This should be the fall of "capitalism" as it has been known and the birth of "capitalism" in its true form. "capitalism" as it has been known has been the control of money by the private banks and the control of natural resources by an elite gang of "conservatives". Money nor land are "capital". That the system has been called "capitalism" and that people keep referring to money as "capital" is an illustration of the success of neoclassical tap dancers who are merely financiers dressed in a cap and gown.

Capital is factories, tools, roads, bridges, hydroelectric dams, wind-farms, trucks, trains, and aireoplanes. Money is a unit of account. Coal deposits, oil, gold (in the ground), land itself and all the naturally occurring plants and animals are "natural resources".

"capitalism" should be about the private ownership of "capital". It should not be about the private ownership of stuff that ISN'T "capital". When the unit of account is employed to defraud the producers in the economy then the system is broken. And it is this fraud that is being perpetrated with the bail outs of the financial people no matter where they may reside. What needs to happen is the devaluation of money itself by virtue of bottom side stimulus (wage push inflatioin) so as to regain the value stolen by the bailouts. At that point, taxes on extreme incomes must be increased to assure that the unit of account retains value.

Greece and California have a problem that must be cured by taxation in the nonce. California is in the crapper because the government of California did not tax land values sufficiently. The property values in California still have not fallen enough and the land is the proper object of taxation in a state that cannot create its own money. The "government" of California is a joke.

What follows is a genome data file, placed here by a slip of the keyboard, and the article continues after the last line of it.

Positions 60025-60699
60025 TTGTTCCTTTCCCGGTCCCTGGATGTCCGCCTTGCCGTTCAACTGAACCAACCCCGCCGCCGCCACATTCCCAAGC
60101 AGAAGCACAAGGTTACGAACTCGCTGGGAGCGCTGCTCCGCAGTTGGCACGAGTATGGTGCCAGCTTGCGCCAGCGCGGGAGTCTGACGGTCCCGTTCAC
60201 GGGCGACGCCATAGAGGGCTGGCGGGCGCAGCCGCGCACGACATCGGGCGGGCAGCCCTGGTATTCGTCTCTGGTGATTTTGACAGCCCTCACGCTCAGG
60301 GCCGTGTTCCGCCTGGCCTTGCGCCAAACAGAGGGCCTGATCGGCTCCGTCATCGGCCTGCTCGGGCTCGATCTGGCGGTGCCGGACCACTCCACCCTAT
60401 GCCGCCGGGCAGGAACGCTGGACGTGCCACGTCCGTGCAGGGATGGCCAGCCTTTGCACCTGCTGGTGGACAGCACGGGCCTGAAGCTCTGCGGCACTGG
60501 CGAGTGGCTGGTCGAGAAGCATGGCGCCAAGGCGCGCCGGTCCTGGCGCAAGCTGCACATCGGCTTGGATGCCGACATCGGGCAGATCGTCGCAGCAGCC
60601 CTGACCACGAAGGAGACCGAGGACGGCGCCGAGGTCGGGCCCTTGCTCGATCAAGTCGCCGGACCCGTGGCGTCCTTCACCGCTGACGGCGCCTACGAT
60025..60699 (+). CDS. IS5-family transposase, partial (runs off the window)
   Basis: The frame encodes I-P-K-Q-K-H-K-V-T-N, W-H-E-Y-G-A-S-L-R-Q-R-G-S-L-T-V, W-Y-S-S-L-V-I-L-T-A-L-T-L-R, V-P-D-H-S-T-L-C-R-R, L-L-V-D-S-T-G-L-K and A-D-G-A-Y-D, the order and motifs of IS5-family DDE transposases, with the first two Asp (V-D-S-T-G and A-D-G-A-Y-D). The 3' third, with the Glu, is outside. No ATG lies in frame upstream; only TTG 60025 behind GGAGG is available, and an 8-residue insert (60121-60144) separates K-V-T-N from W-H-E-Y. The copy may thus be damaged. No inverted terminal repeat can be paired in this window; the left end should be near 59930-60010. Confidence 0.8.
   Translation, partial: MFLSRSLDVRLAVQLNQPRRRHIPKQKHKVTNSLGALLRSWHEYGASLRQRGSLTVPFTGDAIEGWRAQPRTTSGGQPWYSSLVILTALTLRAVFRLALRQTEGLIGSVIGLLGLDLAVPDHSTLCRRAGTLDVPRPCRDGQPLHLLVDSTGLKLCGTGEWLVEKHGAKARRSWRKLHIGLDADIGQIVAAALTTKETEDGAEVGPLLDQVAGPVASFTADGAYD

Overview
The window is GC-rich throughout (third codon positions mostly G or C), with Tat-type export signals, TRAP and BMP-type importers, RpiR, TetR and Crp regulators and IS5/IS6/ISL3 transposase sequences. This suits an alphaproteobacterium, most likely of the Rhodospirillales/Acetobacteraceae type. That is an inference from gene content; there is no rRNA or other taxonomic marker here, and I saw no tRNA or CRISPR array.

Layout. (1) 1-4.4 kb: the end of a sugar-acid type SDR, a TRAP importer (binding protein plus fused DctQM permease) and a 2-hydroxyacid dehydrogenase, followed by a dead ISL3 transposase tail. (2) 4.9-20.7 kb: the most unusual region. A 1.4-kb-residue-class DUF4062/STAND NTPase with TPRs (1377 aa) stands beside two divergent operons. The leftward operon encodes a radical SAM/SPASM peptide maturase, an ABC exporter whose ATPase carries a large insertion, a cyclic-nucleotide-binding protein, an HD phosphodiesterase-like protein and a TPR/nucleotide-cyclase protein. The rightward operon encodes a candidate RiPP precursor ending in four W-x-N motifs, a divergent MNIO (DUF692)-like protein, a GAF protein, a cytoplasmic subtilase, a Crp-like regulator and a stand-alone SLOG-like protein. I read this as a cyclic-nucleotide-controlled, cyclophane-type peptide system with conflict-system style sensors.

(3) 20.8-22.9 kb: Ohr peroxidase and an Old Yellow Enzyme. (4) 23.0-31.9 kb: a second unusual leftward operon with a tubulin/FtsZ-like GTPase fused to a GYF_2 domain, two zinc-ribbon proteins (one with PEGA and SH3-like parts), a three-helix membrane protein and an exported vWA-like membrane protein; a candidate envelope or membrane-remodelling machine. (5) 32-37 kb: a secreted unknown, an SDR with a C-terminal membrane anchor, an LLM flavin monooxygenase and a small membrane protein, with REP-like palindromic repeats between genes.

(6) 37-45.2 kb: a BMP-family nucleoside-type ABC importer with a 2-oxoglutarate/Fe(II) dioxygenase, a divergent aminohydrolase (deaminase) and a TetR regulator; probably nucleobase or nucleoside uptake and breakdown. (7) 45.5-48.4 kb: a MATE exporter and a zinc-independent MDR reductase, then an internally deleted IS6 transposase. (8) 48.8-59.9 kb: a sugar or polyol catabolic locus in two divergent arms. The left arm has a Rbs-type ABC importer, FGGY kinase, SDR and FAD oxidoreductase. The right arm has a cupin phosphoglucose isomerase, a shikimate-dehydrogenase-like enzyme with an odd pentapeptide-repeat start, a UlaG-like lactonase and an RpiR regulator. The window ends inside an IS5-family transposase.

Martin Langeland said...

With respect, none of the items you cite are worth anything until someone, some person or persons, applies effort to do something. Therefore, I submit, that only people are capital. Everything else is jury-rigging to direct the effort. Not necessarily for general benefit. That's the rub.
An Amerind saying to the effect that "the Chiefs do not eat until the eldest widow and the youngest orphan have been fed", might apply. But more likely "Devil take the hindmost" rules.
(If any one can help me source the first quote I would greatly appreciate it. Google and Wikipedia were no help. Thanks.)

TheTrucker said...

Martin Langeland said...

(nothing happens) "until someone, some person or persons, applies effort to do something".

And the result of that doing is called "wealth" or " commodities" or "goods". These outputs when not consumed may be invested to create "capital" and the purpose of that "capital" is typically to allow people (labor) to create more goods with less effort and/or less discomfort:

In _real_ economics there is sentient MAN and there is NATURE (other than man). We label these "labor" and "land" respectively. All goods arise from these two inputs. The "capital" is an amplifier of labor.

The Berry Patch. Private ownership of "capital" enhances the rate of development of "capital".

Martin Langeland said...

Capital is the action. Wealth is the result. Without human labor nature continues more or less well. Only with human labor does nature change to natural resources. Difference, I think.
Land cannot be owned. The time scales of land and human are too different. Our claims to the contrary lead to much violence and unhappiness.

TheTrucker said...


Labor Theory of Cost

Martin Langeland said...

Semantics, indeed.
Sorry to be so dense, Trucker. We appear to be in basic agreement. But we are concerned with different levels of the glass bead game. ;)